I know absolutely nothing about the band Cat Fight — I couldn't even find a photo of them, so that's a photo of my cat. There's a reason why I have a copy of their song "Do the Pussycat," though, and why it brought a smile to my face when it came up on iTunes shuffle. Back in the early '90s after I first discovered the Mekons, I went to see them play live as often as possible. And that was a lot of possible: Despite living mostly in England (and partly in Chicago and other places), they still found time to play New York–area venues like Maxwell's or the Marquee or Irving Plaza every few months, and I made sure always to be there, front and center. After a bunch of these shows, I started noticing that there were a few other people who kept showing up front and center as well, and worked up the nerve to introduce myself. One was a woman named Courtney with a purple streak in her hair — I almost wrote "a woman with a purple streak in her hair named Courtney," which would be a totally different thing — who I still go to shows with today, and who you may remember from her appearance in the Superchunk item. Two others were a couple about my age, he wry and friendly and she enthusiastic and quick-witted (and vice versa); most nights she wore a shirt with "Mekons" embroidered in script over the chest pocket. They were Hova and Belinda, and it is no exaggeration to say that this meeting changed my life. Hova and Belinda, it eventually transpired, had just started hosting a Saturday morning radio show on a radio station called WFMU, which was off in northern New Jersey somewhere, but you could just about tune it in from New York City with some perseverance and a good enough antenna. (One article in the WFMU magazine, I recall, recommended taking a wire antenna, balling it up in your hand, and throwing it onto a coffee table to see if it landed in a way that would provide good reception. I eventually tried this method; it didn't work too badly, or at least not any worse than any other methods.) At the time, I'd vaguely heard of WFMU, from my friend Stacey who knew about strange countercultural artsy things, but had never actually listened to the station. After meeting real live WFMU DJs, though, I tuned my stereo to 91.1 FM and checked out my first "Greasy Kid Stuff." I would usually describe GKS to friends and other potential converts as "a kids' music show for grownups," but it was more than that — and more even than a grownups' music show for kids, which it also was at times. Mostly, it was a weekly two-hour celebration of music for all ages, with a particular twisted humor that was all its own. It's where I was first introduced to James Kochalka Superstar's "Monkey vs. Robot," and Logan Whitehurst's "Lizard and Fish," and the epic birthday song "Gimme" by the epic New Zealanders Fatcat & Fishface, and the bit of beautiful inspired lunacy that is Gloria Balsam's "Fluffy." There were regular visits from Uncle Randy's Story Minute with its tales of the sad-sack protagonist Lance and his run-ins with vanishing pants and ducks that practiced mind control; each show ended with a sound clip declaring, "Now beat it, you little mountebanks, back to Whimsy Town with you!" Greasy Kid Stuff was a better place, where mad geniuses were patron saints, and we all joined together each week to celebrate anyone who was having a birthday, or anyone who's ever had a birthday, or anyone who was thinking about having a birthday. I still have to remind myself sometimes that it really existed. But then, as I soon discovered, much the same went for WFMU as a whole. If we left the radio on after being dispatched back to Whimsy Town, we would get to visit Laura Cantrell's Radio Thrift Shop, which dug through dusty shelves of pre-Nashville country to find old-time magic. A couple of years later, the slot after Radio Thrift Shop was filled by Terre T's Cherry Blossom Clinic, where I was introduced to a world of garage and punk rock that existed in a place far afield even from the likes of the Mekons. And then there was the whole rest of the week, and the annual fundraising marathons that put NPR's tote-bag peddling to shame (one year I won a G.G. Allin bobblehead), all dedicated to the oft-stated premise that no matter what kind of music you preferred, there was always a good chance that you could turn on WFMU any time of the week and hear something you absolutely hated. Six months after our son was born, Hova and Belinda had a daughter named Georgia, who was quickly incorporated into the on-air lineup (first as DJ Waah Waah, eventually under her own name); a couple of years after that, they moved to Portland, Oregon. The show eventually followed them, first to a commercial rock station that trimmed it to an unconscionable half-hour, and eventually to XRAY.FM, a clearly WFMU-inspired freeform station, which launched in 2014 with an hour-long GKS back on Saturday mornings, still staying crunchy in your milk. Hova and Belinda finally ended Greasy Kid Stuff for good in June 2017 after 23 years, choosing to retire from the show while they were still young enough to enjoy their now-free weekends. WFMU, of course, is still around and going strong (or as strong as an entirely listener-supported radio station with a million-dollar-plus budget to meet every year can ever be); I'm listening to Michael Shelley's latest show (via archive streaming) as I type this, and I tune in regularly to Todd-o-phonic Todd and Joe Belock as well, and irregularly at other times when I need a bit of random weirdness in my life. (There is, or was, a death metal show that I absolutely can't stand, but it's also the only place I've ever heard Hatebeak, so I have to check in every once in a while.) And XRAY is still around as well, and I'm always pleasantly surprised when I tune in, which is not something I've been able to say about any other radio stations — or Spotify or what have you — in, oh, decades. Greasy Kid Stuff also still lives on, not just in its archived shows on WFMU and XRAY, but also in three professionally released CD compilations (one of which was playing in the delivery room when our son was born), plus a dozen or so CD mixtapes issued as premiums for pledgers to WFMU's fund drive. "Do the Pussycat" features on the 2005 edition, a set of dog-and-cat-themed songs appropriately titled "DJ Waah Waah Stepped in a Poodle." I may never find out what strange corner of the universe this song emerged from, but I give thanks to Hova, Belinda, Georgia, WFMU, the Mekons, and the front section of Maxwell's for helping lead me to it.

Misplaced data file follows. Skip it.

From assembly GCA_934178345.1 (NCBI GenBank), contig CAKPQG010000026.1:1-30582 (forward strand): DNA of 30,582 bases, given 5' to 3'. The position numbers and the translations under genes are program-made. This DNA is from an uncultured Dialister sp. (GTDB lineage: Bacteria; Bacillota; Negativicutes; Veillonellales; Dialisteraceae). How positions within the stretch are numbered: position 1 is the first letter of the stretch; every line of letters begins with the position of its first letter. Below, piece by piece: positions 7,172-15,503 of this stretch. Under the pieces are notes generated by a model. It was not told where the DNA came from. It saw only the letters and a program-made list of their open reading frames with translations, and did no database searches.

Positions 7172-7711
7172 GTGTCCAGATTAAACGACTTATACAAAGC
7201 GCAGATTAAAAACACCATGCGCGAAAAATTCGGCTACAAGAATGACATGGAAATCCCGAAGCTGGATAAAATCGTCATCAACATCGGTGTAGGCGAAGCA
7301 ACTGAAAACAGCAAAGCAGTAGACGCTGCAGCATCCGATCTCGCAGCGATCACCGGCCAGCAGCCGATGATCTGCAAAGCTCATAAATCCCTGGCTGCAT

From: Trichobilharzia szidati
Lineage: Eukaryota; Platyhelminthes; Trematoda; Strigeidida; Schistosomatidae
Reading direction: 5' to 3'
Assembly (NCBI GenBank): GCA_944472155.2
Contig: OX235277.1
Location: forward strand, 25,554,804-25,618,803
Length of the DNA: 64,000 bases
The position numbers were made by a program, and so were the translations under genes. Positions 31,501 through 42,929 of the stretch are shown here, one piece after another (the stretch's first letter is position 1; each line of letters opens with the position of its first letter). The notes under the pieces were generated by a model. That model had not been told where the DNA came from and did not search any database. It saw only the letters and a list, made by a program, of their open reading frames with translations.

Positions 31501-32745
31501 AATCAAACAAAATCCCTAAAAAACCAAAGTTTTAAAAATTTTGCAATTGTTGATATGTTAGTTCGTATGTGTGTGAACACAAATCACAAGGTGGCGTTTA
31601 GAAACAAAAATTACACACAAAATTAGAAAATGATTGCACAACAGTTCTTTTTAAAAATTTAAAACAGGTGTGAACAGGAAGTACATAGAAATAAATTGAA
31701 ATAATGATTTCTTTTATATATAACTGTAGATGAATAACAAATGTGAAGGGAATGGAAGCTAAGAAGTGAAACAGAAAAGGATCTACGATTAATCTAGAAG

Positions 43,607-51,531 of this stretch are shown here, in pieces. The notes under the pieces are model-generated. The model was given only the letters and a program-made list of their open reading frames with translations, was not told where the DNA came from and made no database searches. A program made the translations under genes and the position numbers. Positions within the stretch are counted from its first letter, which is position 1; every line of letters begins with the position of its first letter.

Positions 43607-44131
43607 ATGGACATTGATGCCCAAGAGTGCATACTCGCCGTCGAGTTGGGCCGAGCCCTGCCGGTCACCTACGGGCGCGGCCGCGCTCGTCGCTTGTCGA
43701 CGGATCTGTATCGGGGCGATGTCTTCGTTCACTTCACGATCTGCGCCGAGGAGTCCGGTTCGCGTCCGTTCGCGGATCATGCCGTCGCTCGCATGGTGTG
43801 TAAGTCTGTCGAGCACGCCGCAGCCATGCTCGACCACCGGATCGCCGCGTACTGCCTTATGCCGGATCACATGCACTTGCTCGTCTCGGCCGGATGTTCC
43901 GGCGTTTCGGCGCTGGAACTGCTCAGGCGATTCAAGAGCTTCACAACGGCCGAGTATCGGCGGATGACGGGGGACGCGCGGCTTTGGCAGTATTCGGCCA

Reader advisory: This essay about Kate Jacobs is not strictly about Kate Jacobs, per se. But it's more about Kate Jacobs than anything else I'm going to write, and is more about Kate Jacobs than about anyone else. All will become clear, more or less. I've puzzled and puzzled over this, but I have no recollection how or where I came by the one Kate Jacobs CD that I own. It's entitled Hydrangea, and it has an intriguing sketch of a swan biting its own neck on the cover, and it's been sitting on my CD shelf, between Luscious Jackson and Jefferson Airplane, for who knows how long. It was likely a pickup at an annual WFMU record fair — there's something about the combination of "I wonder what this sounds like, it's only $5" and "the money is going to a good cause anyway" that tends to loosen my wallet — but which year's record fair is anyone's guess. My record collection is littered with albums that appeared mysteriously this way; sometimes they turn out to be among my favorites, sometimes I listen to them once and then never again, and sometimes they emerge unexpectedly years later, gifts from a former version of myself. Okay, I can pin down the date just a bit: It had to be sometime since 2010, since that's when Jacobs — who I'm sure I'd heard vaguely of before, as one of the singer-songwriters I tend to lump together into "the more interesting WFUV types" — started co-hosting one of my favorite internet-era music programs, the Radio Free Song Club. The premise was simple: Get together a bunch of itinerant songwriters (Peter Holsapple, Freedy Johnston, Victoria Williams — "people who played at Maxwell's at least once" is a reasonable umbrella term) and give them a monthly deadline for writing and recording a new song, which would be played on the air (well, the internet air) either live or on tape. That premise was also instantly discarded — Freakwater, who were the main reason I tuned in in the first place, submitted exactly one song before disappearing, and the rest of the roster tended to rotate from show to show, which began to appear less monthly than "whenever everybody got around to it." In the course of this, though, the RFSC mutated into something far more interesting: a loose collection of friends and friends-of-friends, getting together every once in a while to test-drive material, often hot off the lyric sheet. The Radio Free All-Stars, a likewise see-who's-available-to-show-up ensemble centered around Dave Schramm, a frequent Yo La Tengo collaborator (and original member, briefly) and leader of his own excellent band The Schramms, provided expert backup, nimbly accompanying performers who might not even be in the room at the time, on songs that they might never have heard before. Playing host to all this improvisational wonder were Jacobs and Nick Hill, who prior to this I'd only known as a legendary figure at WFMU. (It was on Hill's live music show called the Music Faucet that Yo La Tengo, then including Schramm, famously played Daniel Johnston's "Speeding Motorcycle" while Johnston sang the lyrics over the phone; you can listen in amazement here.) Hill was charmingly acerbic and a skilled raconteur, while Jacobs kept him more or less on track and chimed in with her own music-world esoterica; sometimes they performed songs themselves, but more often they bantered and introduced and invited listeners into a private world where some of the world's most interesting musicians show up unexpectedly, or send in a song via email, to let the rest of us know what they're up to. I even got to go to a live recording of the show once, at the now-departed Living Room on Manhattan's Lower East Side, and I mostly remember Hill and Jacobs at a small table on the side, listening in rapt attention just like the rest of us in the room, no doubt thinking what a privilege it was to be there for such a special time. The Radio Free Song Club eventually fizzled out, and is presumably on permanent hiatus now. Hill suffered a stroke last year, and is currently recovering; you can help donate to his recovery expenses here. Jacobs is still out performing, as well as, I recently learned, running a bookstore in Hoboken that hosts not just readings but occasional music performances as well, under the "Little City Limits" banner; I recently caught Amy Rigby — an occasional RFSC contributor — there, and hope to go back soon for more. I still haven't listened to that Hydrangea CD. I plan to, but there's just so much music to get to. In fact, I think I just spotted an old Radio Free Song Club session I haven't heard yet...